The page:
You keep making the claim that VRM is better than an untreated room; having worked in a whole lot of rooms over the last 20 years (some treated, some not; some amazing and some horrendous) I would have to say I disagree with this notion entirely. VRM comes nowhere close to even a poor, untreated environment when it comes to making reverb decisions or judging dynamics (two of the tasks I think headphones are the worst at).

When you posted your initial plug I didn't pop back into the thread to say I didn't like VRM. Everyone is entitled to their opinion and it's right for the forum to hear everyone's. But after numerous repeat posts of this same false (in my view) claim (that VRM is unarguably better than an untreated environment OR that VRM makes headphones a suitable listening environment) I think contrary opinions are appropriate.
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Old 04-20-2013, 12:07 PM   #82
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I own a VRM box, which I use when I'm working late at night when my family are sleeping. Generally I try to keep late night tasks to editing or checking for clicks/pops etc - tasks very suited to working with headphones, and for these I just stick on my phones and get to work.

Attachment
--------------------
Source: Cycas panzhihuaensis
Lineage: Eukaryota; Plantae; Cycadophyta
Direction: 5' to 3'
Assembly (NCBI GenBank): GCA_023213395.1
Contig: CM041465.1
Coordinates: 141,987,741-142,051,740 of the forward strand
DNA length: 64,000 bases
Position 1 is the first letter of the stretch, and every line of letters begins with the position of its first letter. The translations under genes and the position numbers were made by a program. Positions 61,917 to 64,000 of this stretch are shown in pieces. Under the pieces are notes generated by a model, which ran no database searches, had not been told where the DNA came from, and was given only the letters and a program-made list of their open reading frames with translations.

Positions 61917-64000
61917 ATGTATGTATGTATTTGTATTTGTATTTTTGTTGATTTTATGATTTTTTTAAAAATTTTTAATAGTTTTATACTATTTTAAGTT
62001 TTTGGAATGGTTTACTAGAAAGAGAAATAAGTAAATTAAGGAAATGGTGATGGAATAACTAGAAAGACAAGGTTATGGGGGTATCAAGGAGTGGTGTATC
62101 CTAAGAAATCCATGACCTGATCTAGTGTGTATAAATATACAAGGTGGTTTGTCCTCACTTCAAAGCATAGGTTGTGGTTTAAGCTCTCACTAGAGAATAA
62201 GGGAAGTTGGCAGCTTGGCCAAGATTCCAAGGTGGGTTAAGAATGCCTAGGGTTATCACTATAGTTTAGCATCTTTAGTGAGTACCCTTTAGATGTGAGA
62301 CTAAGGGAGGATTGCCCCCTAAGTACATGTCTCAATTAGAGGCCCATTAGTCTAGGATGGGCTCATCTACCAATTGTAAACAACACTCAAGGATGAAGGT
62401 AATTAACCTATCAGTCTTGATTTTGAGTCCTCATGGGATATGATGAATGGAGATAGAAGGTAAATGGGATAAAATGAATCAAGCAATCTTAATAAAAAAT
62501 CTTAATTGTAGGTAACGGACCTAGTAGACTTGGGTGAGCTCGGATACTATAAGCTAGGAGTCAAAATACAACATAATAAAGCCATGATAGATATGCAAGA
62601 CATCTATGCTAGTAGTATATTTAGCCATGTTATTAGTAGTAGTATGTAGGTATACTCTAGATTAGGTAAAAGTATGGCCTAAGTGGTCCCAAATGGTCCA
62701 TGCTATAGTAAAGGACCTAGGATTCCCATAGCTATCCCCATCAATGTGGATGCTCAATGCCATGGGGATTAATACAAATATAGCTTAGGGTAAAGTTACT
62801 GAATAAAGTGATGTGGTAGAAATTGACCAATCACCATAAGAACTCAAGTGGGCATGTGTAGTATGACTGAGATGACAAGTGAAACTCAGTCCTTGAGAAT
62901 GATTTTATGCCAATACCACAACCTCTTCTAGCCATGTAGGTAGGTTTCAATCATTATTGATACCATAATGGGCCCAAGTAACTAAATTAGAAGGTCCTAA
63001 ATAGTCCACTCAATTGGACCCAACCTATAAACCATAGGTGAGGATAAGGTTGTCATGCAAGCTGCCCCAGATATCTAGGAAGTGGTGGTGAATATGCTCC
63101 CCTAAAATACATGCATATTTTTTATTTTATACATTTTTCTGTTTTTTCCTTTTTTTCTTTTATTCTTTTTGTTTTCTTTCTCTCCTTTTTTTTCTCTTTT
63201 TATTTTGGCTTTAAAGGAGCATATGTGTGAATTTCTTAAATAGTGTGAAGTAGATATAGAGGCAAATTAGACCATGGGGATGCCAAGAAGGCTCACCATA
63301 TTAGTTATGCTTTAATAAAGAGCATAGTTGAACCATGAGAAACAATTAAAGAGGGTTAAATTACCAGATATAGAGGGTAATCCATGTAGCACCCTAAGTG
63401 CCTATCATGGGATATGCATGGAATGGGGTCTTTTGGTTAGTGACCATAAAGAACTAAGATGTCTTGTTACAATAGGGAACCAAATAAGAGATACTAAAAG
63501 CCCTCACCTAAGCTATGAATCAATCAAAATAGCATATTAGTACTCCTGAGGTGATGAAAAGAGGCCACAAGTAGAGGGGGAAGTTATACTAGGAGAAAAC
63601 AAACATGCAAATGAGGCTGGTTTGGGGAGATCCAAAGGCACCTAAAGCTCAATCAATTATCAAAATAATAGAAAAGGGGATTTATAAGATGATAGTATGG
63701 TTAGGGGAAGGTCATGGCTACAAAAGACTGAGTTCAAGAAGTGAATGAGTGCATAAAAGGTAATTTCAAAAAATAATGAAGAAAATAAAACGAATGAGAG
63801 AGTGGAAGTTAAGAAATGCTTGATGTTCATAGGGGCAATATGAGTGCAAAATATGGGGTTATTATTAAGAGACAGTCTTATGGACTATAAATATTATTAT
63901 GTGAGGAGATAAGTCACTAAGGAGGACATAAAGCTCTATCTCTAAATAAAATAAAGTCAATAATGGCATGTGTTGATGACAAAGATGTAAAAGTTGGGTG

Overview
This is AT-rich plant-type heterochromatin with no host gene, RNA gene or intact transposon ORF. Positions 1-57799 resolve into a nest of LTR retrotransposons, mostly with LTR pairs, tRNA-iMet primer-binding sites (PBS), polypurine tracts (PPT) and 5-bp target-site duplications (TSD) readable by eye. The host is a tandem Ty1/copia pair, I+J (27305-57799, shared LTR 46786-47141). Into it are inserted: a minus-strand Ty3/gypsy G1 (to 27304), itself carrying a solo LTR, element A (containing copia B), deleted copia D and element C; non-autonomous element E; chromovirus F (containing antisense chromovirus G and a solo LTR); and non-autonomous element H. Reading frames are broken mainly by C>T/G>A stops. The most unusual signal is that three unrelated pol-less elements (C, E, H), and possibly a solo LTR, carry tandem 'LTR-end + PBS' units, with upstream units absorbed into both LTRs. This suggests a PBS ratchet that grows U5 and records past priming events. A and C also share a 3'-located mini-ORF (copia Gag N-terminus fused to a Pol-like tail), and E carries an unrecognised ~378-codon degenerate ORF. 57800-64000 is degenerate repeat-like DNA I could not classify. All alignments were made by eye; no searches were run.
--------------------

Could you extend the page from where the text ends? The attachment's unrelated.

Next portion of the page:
The VRM box generally only comes out if I'm wanting to work on a mix and the only time I have available is late at night, and for making mix decisions I would say that using VRM is much, much better than using headphones alone. If a person is forced, for whatever reason, to mix with headphones, VRM is an excellent way to make that easier. Given the choice between using my monitors in an untreated room vs VRM, monitors win hands down, but if there is NO OPTION but to use headphones, I found I could get used to the sound of VRM and make better decisions with EQ, dynamics and overall mix balance than with headphones alone.

Just sharing my experiences.
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Old 04-20-2013, 01:06 PM   #83
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I own a VRM box, which I use when I'm working late at night when my family are sleeping. Generally I try to keep late night tasks to editing or checking for clicks/pops etc - tasks very suited to working with headphones, and for these I just stick on my phones and get to work.

The VRM box generally only comes out if I'm wanting to work on a mix and the only time I have available is late at night, and for making mix decisions I would say that using VRM is much, much better than using headphones alone. If a person is forced, for whatever reason, to mix with headphones, VRM is an excellent way to make that easier. Given the choice between using my monitors in an untreated room vs VRM, monitors win hands down, but if there is NO OPTION but to use headphones, I found I could get used to the sound of VRM and make better decisions with EQ, dynamics and overall mix balance than with headphones alone.